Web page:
The rekindling of Adelaide’s nightlife means it’s back to the stage for our amateur musicians. (Image source: Ticketbo)
By Dani Bozoski | @danibozoski
For the avid music fan or keen city-goer, Adelaide’s live music scene was once a buzzing, weekend necessity.
Adelaide is loved for its amateur musicians that never fail to brighten up a stroll through Rundle Mall and fill the bars, restaurants, and cafes of our city.
However, while A-listers continued to connect with audiences thanks to the internet, COVID-19 social restrictions dried our city streets bare of buskers and tuned us out of small gigs.
For the solo artist and lead singer for ‘Mark Curtis and the Flannelettes’, Mark Curtis, reviving Adelaide’s music scene was just one of the hurdles faced by him and many other independent artists.
“My computer set up was not really fit for streaming,” he said.
“I personally don’t prefer to consume music via that medium, so it was hard to motivate myself to be proactive about staying ‘on the grid’.”
When it comes to keeping up the same work ethic as before restrictions were in place, Mark encouraged other artists not to feel bad about a lack of motivation and said he had “completely dropped the ball”.
“I know that no matter what, Adelaide is a supportive and open place, and its disconnect from Australia’s bigger industry hubs like Melbourne and Sydney helps it to cultivate and maintain its own unique culture.”
However, the future looks bright for Mark, as maximum capacity for gatherings have risen in SA and in response to a viral petition, the State Government granted well-known amateur artist hub, The Gov, $300,000 last month.
Aspiring artists looking for exposure should also be happy to know that the City of Adelaide welcomes grant applications online, with creative projects being funded up to $8,000.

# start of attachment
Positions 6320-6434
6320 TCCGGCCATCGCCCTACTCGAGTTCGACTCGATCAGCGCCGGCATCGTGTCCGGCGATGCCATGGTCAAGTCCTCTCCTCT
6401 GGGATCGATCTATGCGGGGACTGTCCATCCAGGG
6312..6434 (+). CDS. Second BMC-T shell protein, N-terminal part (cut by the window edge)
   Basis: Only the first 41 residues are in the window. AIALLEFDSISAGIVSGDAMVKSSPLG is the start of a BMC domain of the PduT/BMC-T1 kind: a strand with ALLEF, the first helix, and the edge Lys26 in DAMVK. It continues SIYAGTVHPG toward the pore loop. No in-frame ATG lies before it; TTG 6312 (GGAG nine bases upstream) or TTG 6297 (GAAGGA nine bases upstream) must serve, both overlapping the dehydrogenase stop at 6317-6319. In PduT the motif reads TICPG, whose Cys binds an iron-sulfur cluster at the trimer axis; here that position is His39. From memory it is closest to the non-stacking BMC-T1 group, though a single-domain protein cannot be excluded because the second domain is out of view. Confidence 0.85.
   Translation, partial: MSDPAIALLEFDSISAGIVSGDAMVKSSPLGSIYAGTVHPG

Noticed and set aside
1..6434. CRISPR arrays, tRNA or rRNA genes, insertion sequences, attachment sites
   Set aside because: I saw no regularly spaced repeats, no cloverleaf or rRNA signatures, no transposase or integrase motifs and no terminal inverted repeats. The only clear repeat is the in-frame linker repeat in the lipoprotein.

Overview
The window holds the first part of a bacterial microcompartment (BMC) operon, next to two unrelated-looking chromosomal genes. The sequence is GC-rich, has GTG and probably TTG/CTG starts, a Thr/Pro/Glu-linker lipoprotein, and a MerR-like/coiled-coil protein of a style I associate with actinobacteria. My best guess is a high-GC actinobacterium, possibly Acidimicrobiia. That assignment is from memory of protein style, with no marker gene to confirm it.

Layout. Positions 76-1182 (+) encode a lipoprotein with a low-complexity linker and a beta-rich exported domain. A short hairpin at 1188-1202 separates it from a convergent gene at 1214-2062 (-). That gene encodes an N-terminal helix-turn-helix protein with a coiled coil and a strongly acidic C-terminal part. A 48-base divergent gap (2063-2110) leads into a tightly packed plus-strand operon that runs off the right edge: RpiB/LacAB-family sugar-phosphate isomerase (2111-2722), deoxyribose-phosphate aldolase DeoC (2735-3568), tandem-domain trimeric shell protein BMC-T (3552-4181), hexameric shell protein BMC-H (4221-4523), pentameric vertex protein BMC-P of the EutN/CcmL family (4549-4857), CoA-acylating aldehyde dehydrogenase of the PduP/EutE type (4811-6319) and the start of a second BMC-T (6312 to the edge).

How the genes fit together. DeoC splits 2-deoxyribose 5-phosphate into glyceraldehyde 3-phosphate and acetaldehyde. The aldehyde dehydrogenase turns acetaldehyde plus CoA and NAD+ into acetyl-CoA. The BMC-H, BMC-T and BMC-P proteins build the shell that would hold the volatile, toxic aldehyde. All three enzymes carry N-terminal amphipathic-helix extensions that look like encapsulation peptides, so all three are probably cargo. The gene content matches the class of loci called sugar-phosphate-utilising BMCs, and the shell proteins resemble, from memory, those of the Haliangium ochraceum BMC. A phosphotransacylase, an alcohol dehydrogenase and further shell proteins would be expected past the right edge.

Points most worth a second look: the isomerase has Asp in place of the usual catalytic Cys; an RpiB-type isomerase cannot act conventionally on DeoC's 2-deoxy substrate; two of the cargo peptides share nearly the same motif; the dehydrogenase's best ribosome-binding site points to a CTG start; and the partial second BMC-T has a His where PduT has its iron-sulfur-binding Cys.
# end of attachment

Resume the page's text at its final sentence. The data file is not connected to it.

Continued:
When asked about the grants, Adelaide city Councillor Jesse Khera, said the “culture and creativity produced by Adelaide musicians plays an important role in the wellbeing of our community” and that the council is working to “ensure that creatives, including musicians, can continue to engage Adelaide audiences in innovative ways”.
More about how Adelaide is helping its live music scene finally get back on its feet can be found here.
Also aiming to re-engage their audience is metalcore band ‘Catalyst’, who have found working in the dramatic circumstances a challenge.
“We are still recording an EP record, which had been made difficult by COVID-19 restrictions,” Catalyst drummer, Siv Fontanarosa, said.
“The big social benefit to being able to play shows in Adelaide is that it is like a big family and is usually very welcoming of new artists. The Adelaide audiences for live music is what can gain you decent exposure.”
When discussing how the band coped with the strain of separation, Siv said, “It was a lot of talking over the phone, eventually coming together to practice while keeping social distancing in place and using spare time to practice.”
Using spare time productively was also important to Mark, as the singer/songwriter managed to complete an online university course and encourages others to do the same if they can.
“I was able to put more time and focus on creating compositions and recordings than would have been possible otherwise. It is often hard to balance such time-consuming work with gigs, rehearsals, and teaching but the restrictions made such schedule balancing a non-issue,” he said.
“If anything, I actually enjoyed taking a break from the constant strive for relevancy, and instead I focused on creating for its own sake which has been great.”
Adelaide’s strong creative vein has not escaped music lovers either as local Adelaide resident, Willow Fry, said that she eagerly awaited the reopening of Adelaide’s venues.
Willow, 19, is a graphic designer by day but by night can be found regularly supporting small artists across Adelaide.
“We shouldn’t forget about the little guy in the transition back to normality, so I have loved seeing so many smaller artists raring to go.”
“So much great talent comes out of our city – we gave the world Sia and Cold Chisel through our small town-like support.
“Why shouldn’t the up-and-comers be given the same opportunity?”
The curtain has risen again for Catalyst and Mark, who are aiming to keep practicing and encourage people to participate in the live music scene as much, and as safely, as they can.